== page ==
Susan Sellers’ novel Firebird: a Bloomsbury love story is inspired by the life of the dancer Lydia Lopokova and her love affair, and eventual marriage, with the economist John Maynard Keynes.  One of the problems for the novelist telling a true story is that at any point the reader is likely to know what happens next, yet Sellers’ compelling narrative creates suspense both through the immediacy of her writing  (she largely uses the present tense) and by shifting the gaze from one character to another to give alternative points of view.

Lopokova and Keynes were from completely different backgrounds.  She came from St Petersburg and was trained at the Imperial Ballet School, he was educated at Eton and Kings College Cambridge, and the general consensus among his friends in the Bloomsbury Group was that they were ill-matched.  Interestingly, in Sellers’ account, they are both to some extent outsiders among these people, who consider their table manners uncouth, and look down them for their willingness to work for a wage, albeit in very different fields.

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The Dancing Lives conference at Wolfson College offered an exceptional opportunity for archivists, academics and dance practitioners to discuss and discover new ways to research and write about dance and dancers’ lives.

The speakers for first panel, on Historical Dancing, demonstrated the vast range of material that dance historians draw upon to investigate the past. Mike Webb and Jennifer Thorp used Jeffrey Boys’s manuscript annotations in his almanac of 1667 to paint a picture of the social dancing scene in seventeenth century London; Michael Burden used caricatures vividly to recreate and interpret the scandalous adventures of Mademoiselle Mercandotti, and Julia Bührle showed how the technological invention of the lithograph helped to make Marie Taglioni a ‘superstar’. While the first four speakers showed how creatively scholars use documents, images and ephemera to advance our knowledge, the plenary session, in which Sue Jones expertly interviewed Jennifer Homans, began to explore what the dance itself can reveal. (more…)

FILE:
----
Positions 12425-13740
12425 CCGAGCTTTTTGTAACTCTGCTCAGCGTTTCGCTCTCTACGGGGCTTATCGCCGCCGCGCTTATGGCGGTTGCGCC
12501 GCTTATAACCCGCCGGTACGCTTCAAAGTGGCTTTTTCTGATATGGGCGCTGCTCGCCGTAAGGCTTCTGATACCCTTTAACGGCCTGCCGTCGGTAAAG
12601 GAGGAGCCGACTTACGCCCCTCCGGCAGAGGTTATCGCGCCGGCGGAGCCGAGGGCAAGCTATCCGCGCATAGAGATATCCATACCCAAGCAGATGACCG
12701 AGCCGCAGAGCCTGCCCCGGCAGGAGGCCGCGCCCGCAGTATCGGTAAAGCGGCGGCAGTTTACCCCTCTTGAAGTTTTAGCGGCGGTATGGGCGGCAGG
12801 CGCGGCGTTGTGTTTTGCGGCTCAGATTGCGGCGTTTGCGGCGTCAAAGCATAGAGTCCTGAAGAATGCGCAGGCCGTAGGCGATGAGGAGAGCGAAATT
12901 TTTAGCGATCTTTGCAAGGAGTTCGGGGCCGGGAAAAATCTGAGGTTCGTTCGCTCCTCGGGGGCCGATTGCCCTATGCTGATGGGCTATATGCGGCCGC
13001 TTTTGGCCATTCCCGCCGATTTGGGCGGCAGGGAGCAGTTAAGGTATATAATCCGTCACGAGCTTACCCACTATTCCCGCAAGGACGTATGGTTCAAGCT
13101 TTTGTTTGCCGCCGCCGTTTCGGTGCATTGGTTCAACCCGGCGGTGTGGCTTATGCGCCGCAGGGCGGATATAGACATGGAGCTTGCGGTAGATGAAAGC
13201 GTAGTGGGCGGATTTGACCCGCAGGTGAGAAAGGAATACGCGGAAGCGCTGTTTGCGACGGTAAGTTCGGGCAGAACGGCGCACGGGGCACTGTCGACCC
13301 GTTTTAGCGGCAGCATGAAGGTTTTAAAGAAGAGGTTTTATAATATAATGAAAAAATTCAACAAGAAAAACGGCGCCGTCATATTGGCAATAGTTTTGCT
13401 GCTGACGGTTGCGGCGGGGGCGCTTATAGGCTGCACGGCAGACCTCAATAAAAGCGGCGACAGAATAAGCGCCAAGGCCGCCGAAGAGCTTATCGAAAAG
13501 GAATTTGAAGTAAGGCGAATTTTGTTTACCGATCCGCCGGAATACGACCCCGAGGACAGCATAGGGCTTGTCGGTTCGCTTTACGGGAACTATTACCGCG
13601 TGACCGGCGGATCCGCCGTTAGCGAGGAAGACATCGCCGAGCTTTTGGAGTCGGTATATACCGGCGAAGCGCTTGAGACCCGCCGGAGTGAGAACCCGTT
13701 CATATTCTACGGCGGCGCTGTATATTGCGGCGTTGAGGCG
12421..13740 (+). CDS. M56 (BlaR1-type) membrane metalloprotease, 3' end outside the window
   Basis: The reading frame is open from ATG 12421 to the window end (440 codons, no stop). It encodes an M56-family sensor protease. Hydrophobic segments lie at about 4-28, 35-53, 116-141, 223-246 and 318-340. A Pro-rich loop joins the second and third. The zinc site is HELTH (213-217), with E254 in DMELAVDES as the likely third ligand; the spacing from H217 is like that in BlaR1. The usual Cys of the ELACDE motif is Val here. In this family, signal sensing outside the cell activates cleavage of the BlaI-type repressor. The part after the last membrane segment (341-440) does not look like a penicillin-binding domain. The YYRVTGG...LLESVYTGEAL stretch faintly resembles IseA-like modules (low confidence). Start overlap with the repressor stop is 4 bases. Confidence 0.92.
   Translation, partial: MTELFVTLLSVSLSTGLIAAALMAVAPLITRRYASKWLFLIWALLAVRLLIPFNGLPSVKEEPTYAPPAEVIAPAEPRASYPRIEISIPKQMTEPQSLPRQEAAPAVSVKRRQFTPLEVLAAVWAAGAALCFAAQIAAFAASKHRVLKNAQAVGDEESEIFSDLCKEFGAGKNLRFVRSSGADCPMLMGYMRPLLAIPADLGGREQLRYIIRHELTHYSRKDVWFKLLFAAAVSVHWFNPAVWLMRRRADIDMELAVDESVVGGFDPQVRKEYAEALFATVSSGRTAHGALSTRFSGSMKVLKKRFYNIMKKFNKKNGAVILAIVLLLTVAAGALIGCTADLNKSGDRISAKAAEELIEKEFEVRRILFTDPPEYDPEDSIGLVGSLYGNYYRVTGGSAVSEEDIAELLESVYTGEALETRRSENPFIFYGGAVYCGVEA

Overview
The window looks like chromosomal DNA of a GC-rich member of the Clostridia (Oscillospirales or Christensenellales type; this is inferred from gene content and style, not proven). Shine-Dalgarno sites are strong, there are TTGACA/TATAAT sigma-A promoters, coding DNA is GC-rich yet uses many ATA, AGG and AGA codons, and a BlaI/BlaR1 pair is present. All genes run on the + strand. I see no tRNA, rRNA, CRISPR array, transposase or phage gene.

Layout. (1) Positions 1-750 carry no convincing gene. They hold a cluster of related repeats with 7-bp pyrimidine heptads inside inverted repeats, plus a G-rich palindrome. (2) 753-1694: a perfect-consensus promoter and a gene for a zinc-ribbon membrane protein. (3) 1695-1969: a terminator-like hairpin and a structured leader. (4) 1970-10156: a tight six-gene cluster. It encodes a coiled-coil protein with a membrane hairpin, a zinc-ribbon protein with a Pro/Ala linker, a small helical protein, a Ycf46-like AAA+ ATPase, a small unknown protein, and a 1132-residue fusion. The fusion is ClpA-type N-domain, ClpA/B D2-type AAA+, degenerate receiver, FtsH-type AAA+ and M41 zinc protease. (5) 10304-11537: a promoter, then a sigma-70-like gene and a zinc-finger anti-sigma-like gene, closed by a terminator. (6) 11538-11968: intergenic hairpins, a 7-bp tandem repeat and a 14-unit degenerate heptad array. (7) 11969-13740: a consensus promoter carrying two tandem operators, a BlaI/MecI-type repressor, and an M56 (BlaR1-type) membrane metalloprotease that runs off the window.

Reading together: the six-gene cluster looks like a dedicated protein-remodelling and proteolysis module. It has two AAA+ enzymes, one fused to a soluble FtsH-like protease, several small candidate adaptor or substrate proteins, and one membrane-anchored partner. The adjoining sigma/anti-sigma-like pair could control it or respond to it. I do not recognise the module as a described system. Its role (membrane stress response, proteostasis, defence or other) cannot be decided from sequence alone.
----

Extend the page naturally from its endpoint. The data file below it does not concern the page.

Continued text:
The Laura Knight exhibition at the National Portrait Gallery includes four pictures of special interest to ballet fans.  Firstly, there are the two portraits of Barbara Bonner, one of which seems to be a study for the other, that was commissioned by Earl Hoover, who chose her to be the model.  Although the final portrait is “staged”, in that the dancer is shown with a dresser who was actually Knight’s dressmaker, it is interesting not only because the artist (or possibly the patron) has chosen to show the dancer backstage, but also because Bonner is presented as such a strong and meditative figure;  this is no wafer-thin dreamy sylph, but a muscular and thoughtful woman. (more…)